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Analysis: US LNG still making no dent on European natural gas markets


Only three cargoes to UK, Netherlands so far in 2018

European hub prices high, but not competing with other markets

Netbacks to northeast Asia higher for June delivery

London — US LNG is still a rare visitor to European shores despite low LNG stocks -- especially in northwest Europe -- and high European hub prices.

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Once expected to be the mainstay market for US LNG cargoes, Europe remains relatively untouched by supplies of cheap US shale-based liquefied gas, and current pricing suggests cargoes will continue to be attracted to other, higher-priced markets.

European gas and LNG stocks were drawn down to record low levels at the end of the winter on freezing temperatures, leading to an expectation that LNG supplies would rise over the summer to help refill the depleted stocks.

US LNG from the Cheniere-operated Sabine Pass terminal and the newly operational Cove Point facility were seen as likely candidates to help Europe recover its stock levels in time for next winter.

But cargoes are still few and far between to Europe despite the relatively short distance between the US and Europe, and stubbornly low US gas prices versus high European gas hub prices.

The estimated US LNG breakeven price of $7.35/MMBtu is currently well below the Italian PSV price for June delivery of almost $8/MMBtu, and also lower than the Spanish PBV and French TRS June prices.

But it is still higher than the UK NBP and Dutch TTF prices for June, which are just above $7/MMBTu, according to S&P Global Platts estimates.

Just three US LNG cargoes have landed in Europe since the turn of the year -- one to the UK in March and two -- one to the UK and one to the Netherlands -- in April.

All were supplied as a means to help restock low LNG storage in both countries following back-to-back cold weather systems that hit northwest Europe in late February and March.


But since the start of the year Europe has been unable to compete with higher-priced markets for more US LNG imports.

During the first four months of the year, US LNG exports have overwhelmingly shifted east, with Asian buyers taking 52 cargoes, or roughly 54% of US LNG production over that timeframe, according to S&P Global Platts Analytics.

Asia's share of US LNG demand rose from roughly 32% during the first four months of last year to 54% this year.

Partly, this shift has been driven by high northeast Asian winter demand, which supported spot LNG prices in the region, with the JKM spot Asian LNG price averaging $8.98/MMBtu between January and May, $2.27/MMBtu (or 34%) stronger than 2017.

Over the same period, the US Henry Hub front-month contract price has averaged only $2.81/MMBtu, down $0.29/MMBtu (9%) from last year.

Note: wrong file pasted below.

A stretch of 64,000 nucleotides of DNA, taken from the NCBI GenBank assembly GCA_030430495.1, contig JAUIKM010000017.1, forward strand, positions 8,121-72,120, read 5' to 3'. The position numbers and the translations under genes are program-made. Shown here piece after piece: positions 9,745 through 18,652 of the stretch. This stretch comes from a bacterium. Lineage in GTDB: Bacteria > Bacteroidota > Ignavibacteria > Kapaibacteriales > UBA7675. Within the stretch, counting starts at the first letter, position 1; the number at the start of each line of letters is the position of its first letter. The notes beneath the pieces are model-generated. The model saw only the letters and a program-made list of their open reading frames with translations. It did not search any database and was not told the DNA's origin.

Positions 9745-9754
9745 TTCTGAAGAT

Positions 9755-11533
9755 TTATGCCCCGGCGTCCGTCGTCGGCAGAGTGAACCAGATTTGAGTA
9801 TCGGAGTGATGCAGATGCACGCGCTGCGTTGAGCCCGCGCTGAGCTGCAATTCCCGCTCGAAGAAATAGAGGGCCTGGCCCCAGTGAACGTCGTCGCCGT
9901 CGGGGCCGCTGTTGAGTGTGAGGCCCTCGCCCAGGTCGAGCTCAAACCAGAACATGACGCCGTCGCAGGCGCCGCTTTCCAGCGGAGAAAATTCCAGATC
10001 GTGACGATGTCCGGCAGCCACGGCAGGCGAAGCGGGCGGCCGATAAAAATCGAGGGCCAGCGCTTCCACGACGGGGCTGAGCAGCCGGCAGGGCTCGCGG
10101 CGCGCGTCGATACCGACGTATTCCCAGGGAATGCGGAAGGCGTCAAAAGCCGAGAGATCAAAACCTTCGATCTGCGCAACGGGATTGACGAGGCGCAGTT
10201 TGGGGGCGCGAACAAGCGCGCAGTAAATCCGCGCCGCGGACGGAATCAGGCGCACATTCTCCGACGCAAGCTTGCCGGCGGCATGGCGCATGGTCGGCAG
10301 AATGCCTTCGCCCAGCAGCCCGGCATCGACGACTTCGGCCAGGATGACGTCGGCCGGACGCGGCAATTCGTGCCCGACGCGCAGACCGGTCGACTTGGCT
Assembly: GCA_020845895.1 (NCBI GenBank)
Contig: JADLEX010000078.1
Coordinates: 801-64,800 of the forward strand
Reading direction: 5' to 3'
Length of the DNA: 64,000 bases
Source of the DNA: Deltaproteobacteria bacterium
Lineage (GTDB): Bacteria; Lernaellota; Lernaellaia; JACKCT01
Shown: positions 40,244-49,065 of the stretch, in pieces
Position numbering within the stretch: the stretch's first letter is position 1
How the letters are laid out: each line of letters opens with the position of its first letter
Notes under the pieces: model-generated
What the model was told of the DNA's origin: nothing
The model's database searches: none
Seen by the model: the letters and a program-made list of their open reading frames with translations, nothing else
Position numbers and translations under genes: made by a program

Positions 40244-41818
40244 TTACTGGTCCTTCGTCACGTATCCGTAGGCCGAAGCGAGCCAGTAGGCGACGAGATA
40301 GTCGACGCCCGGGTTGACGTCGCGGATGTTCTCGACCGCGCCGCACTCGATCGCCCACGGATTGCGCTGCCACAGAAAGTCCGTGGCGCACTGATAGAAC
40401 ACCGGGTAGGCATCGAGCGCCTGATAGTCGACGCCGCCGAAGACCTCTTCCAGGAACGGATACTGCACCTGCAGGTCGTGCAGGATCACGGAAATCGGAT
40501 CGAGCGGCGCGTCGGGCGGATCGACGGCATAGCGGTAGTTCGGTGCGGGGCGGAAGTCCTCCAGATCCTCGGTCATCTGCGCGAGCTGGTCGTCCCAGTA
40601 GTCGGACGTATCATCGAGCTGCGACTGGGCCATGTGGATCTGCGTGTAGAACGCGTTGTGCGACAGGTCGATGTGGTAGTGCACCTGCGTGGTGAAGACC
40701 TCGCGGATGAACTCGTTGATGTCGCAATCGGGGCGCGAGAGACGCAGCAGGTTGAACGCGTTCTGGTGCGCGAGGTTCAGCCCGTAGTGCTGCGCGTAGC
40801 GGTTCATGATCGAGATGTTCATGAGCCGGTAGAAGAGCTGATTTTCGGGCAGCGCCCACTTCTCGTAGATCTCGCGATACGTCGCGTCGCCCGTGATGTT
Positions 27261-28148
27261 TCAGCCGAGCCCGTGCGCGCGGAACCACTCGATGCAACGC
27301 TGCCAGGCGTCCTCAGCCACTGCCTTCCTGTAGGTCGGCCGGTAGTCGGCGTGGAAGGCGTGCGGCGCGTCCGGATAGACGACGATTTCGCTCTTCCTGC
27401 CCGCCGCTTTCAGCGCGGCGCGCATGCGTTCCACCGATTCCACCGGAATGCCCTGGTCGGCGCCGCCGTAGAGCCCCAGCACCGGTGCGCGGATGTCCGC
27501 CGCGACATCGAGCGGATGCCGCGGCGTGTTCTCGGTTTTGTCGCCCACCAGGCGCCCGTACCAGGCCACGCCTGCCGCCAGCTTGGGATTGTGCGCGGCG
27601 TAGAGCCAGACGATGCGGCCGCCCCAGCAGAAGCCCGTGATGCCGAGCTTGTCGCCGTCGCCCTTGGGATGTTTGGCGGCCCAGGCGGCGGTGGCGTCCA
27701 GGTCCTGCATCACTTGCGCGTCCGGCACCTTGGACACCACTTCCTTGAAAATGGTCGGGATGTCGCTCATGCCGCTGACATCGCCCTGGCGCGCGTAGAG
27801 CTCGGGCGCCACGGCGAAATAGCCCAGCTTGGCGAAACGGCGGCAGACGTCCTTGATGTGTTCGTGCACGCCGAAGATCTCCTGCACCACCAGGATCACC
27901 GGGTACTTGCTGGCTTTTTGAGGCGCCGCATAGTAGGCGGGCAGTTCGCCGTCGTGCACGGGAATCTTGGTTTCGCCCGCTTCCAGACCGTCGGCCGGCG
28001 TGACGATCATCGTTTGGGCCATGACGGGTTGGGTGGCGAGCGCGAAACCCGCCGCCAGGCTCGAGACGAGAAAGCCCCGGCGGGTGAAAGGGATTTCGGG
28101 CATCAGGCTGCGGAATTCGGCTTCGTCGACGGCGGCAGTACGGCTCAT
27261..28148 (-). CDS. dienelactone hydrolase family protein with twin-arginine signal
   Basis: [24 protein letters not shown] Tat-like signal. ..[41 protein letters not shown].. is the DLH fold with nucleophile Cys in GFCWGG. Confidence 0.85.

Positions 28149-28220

As a result, northeast Asian netbacks -- the destination market gas price minus the Henry Hub price, liquefaction and shipping costs -- to Sabine Pass have averaged $3.91/MMBtu since the beginning of the year, $1.13/MMBtu (41%) stronger than netbacks to northwest Europe, according to Platts Analytics.

South Korea, China, Argentina and Mexico in particular have been soaking up US LNG cargoes from Sabine Pass in recent months.


For May, there are no cargoes of US LNG on the horizon for Europe despite netbacks being favorable, according to the forward curve and Platts pricing.

Turkey is the best priced market for US LNG for May delivery with a netback calculated at $4.32/MMBtu, according to Platts estimates, followed by the UK, Spain and Brazil.

Contractually, however, the majority of the new US capacity to come online this year has been subscribed by Pacific Basin buyers, including Indian GAIL's capacity at Sabine Pass and Cove Point and Japanese buyers Tokyo Gas and Kansai Electric by way of Sumitomo's capacity at Cove Point.

The May pricing also looks like a one-off. For April delivery, netbacks to Japan, South Korea, Egypt and China were all higher than for European markets.

And the pattern repeats for US LNG cargoes for June delivery, when supplies to Japan and South Korea are again more profitable than to Europe.

It had been expected that the liquid UK and Dutch gas hubs would attract US LNG given a perception of an oversupplied global LNG market that would have seen US LNG cargoes taken into the NBP and TTF hubs as "markets of last resort."

Since the first exports in February 2016, Turkey has taken 12 cargoes, Spain 10, Portugal eight, Italy three, Lithuania two, Poland one and Malta one.

US LNG export capacity is set to increase to some 100 Bcm/year by 2020 as other new projects come on stream.

--Stuart Elliott,
--Edited by Jonathan Fox,